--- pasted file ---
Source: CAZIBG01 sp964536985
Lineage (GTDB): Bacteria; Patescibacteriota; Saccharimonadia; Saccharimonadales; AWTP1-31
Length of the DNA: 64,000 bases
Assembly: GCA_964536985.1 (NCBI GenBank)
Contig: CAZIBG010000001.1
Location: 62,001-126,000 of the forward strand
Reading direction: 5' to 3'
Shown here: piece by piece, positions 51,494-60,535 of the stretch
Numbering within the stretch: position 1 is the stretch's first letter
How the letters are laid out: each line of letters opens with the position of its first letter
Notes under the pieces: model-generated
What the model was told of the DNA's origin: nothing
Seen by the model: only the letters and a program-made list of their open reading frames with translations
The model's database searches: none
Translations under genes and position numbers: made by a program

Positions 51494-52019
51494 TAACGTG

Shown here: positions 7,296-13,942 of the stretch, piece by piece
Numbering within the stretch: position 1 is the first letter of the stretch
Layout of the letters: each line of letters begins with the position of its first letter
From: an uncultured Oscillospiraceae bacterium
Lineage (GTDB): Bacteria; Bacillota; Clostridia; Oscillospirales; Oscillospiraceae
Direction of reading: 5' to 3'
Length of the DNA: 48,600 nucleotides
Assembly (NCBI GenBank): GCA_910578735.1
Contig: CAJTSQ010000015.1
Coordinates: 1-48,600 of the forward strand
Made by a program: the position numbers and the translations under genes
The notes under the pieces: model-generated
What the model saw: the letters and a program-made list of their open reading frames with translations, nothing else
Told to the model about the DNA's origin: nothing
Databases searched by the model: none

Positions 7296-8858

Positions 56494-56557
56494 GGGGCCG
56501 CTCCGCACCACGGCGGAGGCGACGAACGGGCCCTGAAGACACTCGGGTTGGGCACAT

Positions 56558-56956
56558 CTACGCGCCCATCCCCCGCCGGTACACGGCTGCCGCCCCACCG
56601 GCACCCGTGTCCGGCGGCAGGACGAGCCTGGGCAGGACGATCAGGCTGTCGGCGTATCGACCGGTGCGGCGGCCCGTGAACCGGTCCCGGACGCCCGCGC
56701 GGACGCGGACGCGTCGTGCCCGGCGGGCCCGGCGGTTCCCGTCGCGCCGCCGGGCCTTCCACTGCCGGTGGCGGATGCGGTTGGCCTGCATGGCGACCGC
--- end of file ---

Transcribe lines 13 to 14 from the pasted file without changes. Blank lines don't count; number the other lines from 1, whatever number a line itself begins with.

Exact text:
Seen by the model: only the letters and a program-made list of their open reading frames with translations
The model's database searches: none